assistance to low-income households. Money contributed to the energy and conservation
account under paragraph (b) must provide programs for low-income households, including
low-income renters, located in the service territory of the utility or association providing
the money. The commissioner must record and report expenditures and energy savings
achieved as a result of energy conservation programs for low-income households funded
through the energy and conservation account in the report required under section 216B.241,
subdivision 1c, paragraph (f). The commissioner may contract with a political subdivision,
nonprofit or community organization, public utility, municipality, or cooperative electric
association to implement low-income programs funded through the energy and conservation
account.
new text end

new text begin (d) A consumer-owned utility may petition the commissioner to modify its required
spending under this subdivision if the utility and the commissioner were unable to expend
the amount required for three consecutive years.
new text end

new text begin (e) The commissioner must develop and establish guidelines for determining the eligibility
of multifamily buildings for low-income programs. Notwithstanding the definition of
low-income household in section 216B.2402, a utility or association may apply the most
recent guidelines published by the department for purposes of determining the eligibility
of multifamily buildings for low-income programs. The commissioner must convene a
stakeholder group to review and update guidelines by July 1, 2021, and at least once every
five years thereafter. The stakeholder group must include but is not limited to stakeholders
representative of public utilities as defined in section 216B.02, subdivision 4; municipal,
electric, or gas utilities; electric or gas cooperative associations; multifamily housing owners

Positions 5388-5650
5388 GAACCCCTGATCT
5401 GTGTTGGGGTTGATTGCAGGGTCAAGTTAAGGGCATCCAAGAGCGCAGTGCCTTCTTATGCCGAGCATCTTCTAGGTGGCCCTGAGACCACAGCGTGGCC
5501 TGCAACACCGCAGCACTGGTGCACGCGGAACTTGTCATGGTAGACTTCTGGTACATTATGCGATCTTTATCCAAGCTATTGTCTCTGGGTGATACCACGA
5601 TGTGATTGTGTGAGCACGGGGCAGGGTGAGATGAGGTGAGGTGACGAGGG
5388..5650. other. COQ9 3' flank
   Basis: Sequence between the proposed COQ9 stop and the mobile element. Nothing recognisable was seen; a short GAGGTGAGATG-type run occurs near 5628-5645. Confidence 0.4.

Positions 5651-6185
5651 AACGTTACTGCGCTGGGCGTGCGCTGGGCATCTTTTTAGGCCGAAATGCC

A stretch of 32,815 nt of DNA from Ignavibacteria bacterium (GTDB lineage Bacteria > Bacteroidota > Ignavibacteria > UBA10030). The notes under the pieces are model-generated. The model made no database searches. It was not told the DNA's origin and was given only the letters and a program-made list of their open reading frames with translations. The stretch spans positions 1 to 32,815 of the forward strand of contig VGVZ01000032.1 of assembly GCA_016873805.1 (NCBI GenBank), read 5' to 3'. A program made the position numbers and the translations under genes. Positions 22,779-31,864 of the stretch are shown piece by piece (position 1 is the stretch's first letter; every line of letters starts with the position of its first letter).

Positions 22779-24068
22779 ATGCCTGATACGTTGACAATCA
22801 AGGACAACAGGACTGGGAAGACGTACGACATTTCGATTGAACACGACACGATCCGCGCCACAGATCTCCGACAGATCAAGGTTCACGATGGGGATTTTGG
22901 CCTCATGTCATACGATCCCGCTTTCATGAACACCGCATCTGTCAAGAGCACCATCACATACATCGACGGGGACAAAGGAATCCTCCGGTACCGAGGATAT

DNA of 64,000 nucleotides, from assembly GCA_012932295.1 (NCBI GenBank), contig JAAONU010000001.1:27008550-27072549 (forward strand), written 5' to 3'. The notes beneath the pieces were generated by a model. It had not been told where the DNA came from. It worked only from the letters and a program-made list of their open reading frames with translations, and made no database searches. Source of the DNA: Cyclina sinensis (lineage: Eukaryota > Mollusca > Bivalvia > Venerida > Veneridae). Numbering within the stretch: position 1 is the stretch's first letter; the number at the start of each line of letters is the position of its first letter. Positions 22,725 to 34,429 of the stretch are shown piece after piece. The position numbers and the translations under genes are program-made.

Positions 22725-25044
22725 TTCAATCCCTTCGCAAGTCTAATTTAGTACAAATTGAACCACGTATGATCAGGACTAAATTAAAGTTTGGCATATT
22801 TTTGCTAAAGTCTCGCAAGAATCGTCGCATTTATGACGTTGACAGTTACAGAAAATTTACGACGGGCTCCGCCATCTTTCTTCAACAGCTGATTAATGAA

and developers; and low-income advocates.
new text end

new text begin (f) Up to 15 percent of a consumer-owned utility's spending on low income programs
may be spent on preweatherization measures. For purposes of this section, "preweatherization
measures" means an improvement that is necessary to allow energy conservation
improvements to be installed in a home. A utility is prohibited from claiming energy savings
from preweatherization measures toward the utility's energy savings goal.
new text end

new text begin (g) The commissioner must, by order, establish a list of qualifying preweatherization
measures eligible for inclusion in low-income programs no later than March 15 of the year
following enactment of this section.
new text end

new text begin (h) A Healthy AIR (Asbestos Insulation Removal) account is established as a separate
account in the special revenue fund in the state treasury. A utility may elect to contribute
money to the Healthy AIR account to provide preweatherization measures for households
that are eligible for weatherization assistance under the state weatherization assistance
program in section 216C.264. Remediation activities must be executed in conjunction with
federal weatherization assistance program services. Money contributed to the account counts
toward: (1) the minimum low-income spending requirement under paragraph (a); and (2)
the cap on preweatherization measures under paragraph (f). Money in the account is annually
appropriated to the commissioner of commerce to pay for Healthy AIR-related activities.
new text end

new text begin Subd. 6. new text end

new text begin Recovery of expenses. new text end

new text begin The commission must allow a cooperative electric
association subject to rate regulation under section 216B.026 to recover expenses resulting
from (1) a plan under this subdivision, and (2) assessments and contributions to the energy
and conservation account under section 216B.241, subdivision 2a.
new text end

new text begin Subd. 7. new text end

new text begin Ownership of energy conservation improvement. new text end

new text begin (a) A preweatherization
measure or energy conservation improvement to or installed in a building under this section,
excluding a system owned by the consumer-owned utility that is designed to turn off, limit,
or vary the delivery of energy, is the exclusive property of the building owner except to the
extent that the improvement is subject to a security interest in favor of the utility in case of
a loan to the building owner.
new text end

new text begin (b) The utility has no liability for loss, damage, or injury directly or indirectly caused
by a preweatherization measure or energy conservation improvement, except that a utility
is liable for the utility's negligence in purchasing, installing, or modifying a preweatherization
product.
new text end

new text begin Subd. 8. new text end

new text begin Criteria for efficient fuel-switching improvements. new text end